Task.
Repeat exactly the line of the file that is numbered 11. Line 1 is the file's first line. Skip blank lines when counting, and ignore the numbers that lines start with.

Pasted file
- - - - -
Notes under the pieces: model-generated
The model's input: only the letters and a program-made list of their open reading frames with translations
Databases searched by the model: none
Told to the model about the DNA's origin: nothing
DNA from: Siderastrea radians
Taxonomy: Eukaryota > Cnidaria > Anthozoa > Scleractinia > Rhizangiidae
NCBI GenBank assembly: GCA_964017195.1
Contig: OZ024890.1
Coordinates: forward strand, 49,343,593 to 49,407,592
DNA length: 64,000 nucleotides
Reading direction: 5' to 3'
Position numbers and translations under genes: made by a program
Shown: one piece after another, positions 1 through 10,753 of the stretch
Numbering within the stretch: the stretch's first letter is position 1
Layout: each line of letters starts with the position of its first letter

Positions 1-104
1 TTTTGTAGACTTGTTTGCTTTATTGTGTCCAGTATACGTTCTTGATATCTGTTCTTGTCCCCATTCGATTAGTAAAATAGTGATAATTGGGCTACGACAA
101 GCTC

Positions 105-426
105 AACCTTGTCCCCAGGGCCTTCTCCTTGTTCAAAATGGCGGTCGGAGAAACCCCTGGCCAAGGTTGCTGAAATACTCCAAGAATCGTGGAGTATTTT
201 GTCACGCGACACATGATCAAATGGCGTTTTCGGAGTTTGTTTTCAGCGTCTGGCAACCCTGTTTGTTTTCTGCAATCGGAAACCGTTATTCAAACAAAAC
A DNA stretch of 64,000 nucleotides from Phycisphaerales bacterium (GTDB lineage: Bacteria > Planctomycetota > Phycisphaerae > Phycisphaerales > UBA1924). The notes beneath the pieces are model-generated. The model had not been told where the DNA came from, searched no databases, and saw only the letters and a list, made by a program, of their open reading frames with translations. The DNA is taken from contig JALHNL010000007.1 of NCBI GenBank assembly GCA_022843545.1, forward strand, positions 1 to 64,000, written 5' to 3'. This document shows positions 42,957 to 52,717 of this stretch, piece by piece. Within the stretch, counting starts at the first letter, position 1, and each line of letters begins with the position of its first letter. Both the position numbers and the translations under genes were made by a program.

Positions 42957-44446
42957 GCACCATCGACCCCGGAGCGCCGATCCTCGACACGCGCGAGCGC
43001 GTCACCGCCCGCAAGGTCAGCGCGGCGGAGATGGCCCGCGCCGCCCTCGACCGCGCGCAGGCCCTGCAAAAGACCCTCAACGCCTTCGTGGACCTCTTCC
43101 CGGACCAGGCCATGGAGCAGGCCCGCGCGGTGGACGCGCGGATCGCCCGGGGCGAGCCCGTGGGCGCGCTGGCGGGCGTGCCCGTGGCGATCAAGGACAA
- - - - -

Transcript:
Reading direction: 5' to 3'